One doesn’t need to be a doctor to get a good guess as to what caused our upset stomachs: local restaurants situated next to open sewers, and meat markets swarmed with flies.

Later, we learned that the Burmese obsess over the popular herbal medicine meant to soothe the gut.

Despite the illness and the busywork, Betty and I were delighted to spend time with the locals, most of whom felt genuinely warm and accepting. And in the areas where we were allowed to be, theft and crime were apparently low enough to leave a laptop unattended. Quite welcome, considering the local currency denominations that required carrying large wads of cash.

Tourist lodging, transportation, and food were all priced unfairly. Restaurant menus would often have their prices scratched multiple times, each new iteration raising the cost by 1.5-2x. Cab drivers charged double what you’d expect for a ride in NYC. Hotels would cost almost as much as the ones we stayed at in Japan — minus the service and room quality.

Burmese cellular network, the only sensible way to connect to the internet, was incredibly slow and unreliable.

On our last day at Nyang Shwe, we took a boat ride across Lake Inle. Beautiful, but polluted with pesticides from a tomato farm upstream, noise from the tourist boats, and smog from the crop burnings.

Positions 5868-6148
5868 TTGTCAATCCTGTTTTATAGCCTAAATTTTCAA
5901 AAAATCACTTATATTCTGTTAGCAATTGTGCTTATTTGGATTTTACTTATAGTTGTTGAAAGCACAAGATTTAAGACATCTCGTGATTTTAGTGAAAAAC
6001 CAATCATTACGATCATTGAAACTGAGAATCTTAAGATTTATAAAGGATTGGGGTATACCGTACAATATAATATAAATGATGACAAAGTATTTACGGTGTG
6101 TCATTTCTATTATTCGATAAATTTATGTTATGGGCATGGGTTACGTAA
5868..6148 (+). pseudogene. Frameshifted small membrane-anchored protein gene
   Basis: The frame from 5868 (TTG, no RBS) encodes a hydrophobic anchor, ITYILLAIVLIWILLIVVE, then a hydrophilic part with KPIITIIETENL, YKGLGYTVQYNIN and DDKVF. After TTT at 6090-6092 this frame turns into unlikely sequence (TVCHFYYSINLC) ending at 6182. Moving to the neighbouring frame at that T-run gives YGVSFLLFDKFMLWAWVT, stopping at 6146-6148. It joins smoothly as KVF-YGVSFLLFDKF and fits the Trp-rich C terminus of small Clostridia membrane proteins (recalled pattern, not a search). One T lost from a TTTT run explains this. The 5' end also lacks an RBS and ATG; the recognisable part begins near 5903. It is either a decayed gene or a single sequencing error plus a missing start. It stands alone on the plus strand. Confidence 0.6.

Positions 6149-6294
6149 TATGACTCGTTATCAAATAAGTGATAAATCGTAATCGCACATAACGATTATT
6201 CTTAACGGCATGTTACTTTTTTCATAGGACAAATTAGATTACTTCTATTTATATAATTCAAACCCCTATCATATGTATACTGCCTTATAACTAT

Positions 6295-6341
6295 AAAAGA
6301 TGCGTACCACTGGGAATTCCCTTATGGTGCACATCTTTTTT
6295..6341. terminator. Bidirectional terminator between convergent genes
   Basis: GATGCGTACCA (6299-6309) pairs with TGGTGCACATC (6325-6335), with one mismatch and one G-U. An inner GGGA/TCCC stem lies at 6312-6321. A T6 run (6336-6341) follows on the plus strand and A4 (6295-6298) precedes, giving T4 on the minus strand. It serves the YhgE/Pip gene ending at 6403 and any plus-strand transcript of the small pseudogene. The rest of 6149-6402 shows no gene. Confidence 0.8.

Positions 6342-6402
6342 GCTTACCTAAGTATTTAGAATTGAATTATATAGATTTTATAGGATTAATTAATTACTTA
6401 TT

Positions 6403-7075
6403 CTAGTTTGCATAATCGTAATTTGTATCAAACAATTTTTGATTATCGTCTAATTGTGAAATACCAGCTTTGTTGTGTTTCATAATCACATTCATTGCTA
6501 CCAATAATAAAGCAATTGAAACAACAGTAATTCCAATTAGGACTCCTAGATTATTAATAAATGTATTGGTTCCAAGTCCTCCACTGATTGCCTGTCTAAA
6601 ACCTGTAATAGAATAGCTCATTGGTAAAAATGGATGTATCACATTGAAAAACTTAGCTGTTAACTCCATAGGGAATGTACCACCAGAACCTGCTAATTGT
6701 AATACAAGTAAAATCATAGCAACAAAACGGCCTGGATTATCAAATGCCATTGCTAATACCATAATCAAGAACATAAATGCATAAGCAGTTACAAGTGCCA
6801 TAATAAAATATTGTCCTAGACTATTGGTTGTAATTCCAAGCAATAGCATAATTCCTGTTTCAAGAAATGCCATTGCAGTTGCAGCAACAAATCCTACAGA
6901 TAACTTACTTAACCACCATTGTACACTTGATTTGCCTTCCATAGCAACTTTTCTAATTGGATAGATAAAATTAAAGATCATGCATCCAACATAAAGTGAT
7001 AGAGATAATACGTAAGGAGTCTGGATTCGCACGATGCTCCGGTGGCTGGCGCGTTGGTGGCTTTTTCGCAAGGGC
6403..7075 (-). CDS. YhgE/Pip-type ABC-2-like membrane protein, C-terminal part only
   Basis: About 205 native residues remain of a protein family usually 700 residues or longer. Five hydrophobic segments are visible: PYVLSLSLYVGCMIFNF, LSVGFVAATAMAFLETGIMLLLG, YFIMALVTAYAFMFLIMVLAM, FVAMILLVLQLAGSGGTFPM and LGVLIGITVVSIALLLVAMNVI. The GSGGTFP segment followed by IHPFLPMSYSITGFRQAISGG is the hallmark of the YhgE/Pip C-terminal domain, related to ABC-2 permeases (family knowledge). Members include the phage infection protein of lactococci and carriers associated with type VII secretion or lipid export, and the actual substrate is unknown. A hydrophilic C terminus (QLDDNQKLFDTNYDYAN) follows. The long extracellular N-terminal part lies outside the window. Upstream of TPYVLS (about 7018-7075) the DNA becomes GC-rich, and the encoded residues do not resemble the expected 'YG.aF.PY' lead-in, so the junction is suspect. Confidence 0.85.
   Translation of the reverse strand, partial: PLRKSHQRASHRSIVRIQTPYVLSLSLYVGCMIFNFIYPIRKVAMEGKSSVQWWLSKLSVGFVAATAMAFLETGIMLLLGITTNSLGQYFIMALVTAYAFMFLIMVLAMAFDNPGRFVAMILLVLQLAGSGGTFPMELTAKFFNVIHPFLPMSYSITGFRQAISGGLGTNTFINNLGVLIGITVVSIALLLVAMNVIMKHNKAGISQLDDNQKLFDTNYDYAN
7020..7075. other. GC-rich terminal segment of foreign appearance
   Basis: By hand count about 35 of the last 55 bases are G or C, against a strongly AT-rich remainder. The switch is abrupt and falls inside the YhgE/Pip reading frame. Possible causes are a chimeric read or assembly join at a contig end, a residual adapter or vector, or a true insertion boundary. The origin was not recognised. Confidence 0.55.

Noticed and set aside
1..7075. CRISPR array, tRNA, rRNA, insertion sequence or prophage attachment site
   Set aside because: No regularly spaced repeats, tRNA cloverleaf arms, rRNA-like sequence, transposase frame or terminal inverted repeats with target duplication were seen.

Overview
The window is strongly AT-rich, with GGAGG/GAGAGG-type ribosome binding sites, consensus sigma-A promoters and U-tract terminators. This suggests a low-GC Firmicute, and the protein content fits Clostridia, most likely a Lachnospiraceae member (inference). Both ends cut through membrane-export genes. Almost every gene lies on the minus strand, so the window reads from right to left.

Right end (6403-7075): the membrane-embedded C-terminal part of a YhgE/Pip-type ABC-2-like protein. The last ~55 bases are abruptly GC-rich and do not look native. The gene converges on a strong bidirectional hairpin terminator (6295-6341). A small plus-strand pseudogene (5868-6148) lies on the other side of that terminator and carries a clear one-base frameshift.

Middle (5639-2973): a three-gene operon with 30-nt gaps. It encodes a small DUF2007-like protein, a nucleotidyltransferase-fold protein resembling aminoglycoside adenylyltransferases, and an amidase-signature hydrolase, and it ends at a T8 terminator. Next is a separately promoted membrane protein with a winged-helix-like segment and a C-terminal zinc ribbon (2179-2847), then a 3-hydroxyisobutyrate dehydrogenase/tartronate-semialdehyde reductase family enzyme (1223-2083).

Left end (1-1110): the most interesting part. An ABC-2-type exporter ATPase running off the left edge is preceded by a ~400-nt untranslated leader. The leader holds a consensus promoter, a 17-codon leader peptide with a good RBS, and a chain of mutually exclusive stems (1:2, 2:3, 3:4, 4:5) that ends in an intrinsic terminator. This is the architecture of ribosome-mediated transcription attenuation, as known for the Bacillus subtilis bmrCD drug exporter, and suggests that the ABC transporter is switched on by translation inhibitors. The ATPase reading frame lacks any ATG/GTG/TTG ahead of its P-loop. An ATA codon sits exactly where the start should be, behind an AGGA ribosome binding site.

There was clearly a lot that the country needed to do to improve the lives of its citizens. But there was hope in the air as the foreign dollars, tourists, and technology began to trickle into Myanmar.

📺 Watch: A farmer pushes his wooden boat along Lake Inle.

Bagan.

The staff at our Bagan hostel demanded crisp, freshly-printed banknotes and would not accept anything that had as much as a single crease. This obsession over mint currency appeared to have spawned numerous mini-bureaus that would exchange raggedy USD for fresh paper — for a fee.

We modified our diet to packaged biscuits and water in our desperate attempt to beat the stomach flu.

Still sick, our strength was limited, so we decided to optimize our stay by seeing as many of the historical sites as possible in the first couple of days, followed by “time off” before going back to Yangon.

Hot-air balloon rides, which Bagan is known for on Instagram, were around $300USD per person, needed to be booked months in advance and are not guaranteed to commence. So we didn’t do that.

But we did manage to see the enormous temple city on our own account.

Sun-scorched grass, lush palm trees and temple ruins stretching for miles.

Tired from the heat, exhausted from food poisoning, we longed to be on our way to Yangon. But Myanmar didn’t care — transportation and offices were closing as the Burmese prepared to observe Thingyan, a holiday that celebrates the start of a new year with water fights and street dances.

📺 Watch: Street dance and water festivities in Bagan during Thingyan water holiday.

Train back to Yangon.

Our trip to Myanmar had its moments of awe, pleasant encounters and fun. But overall, it’s been expensive, tiring and in poor health. I think that’s what made this rail passage feel so wonderful: we were on our way home.

Alone in our car, we rocked back and forth on the narrow antiquated British gauge as the local children and their parents gathered next to the tracks, waving and watching us pass.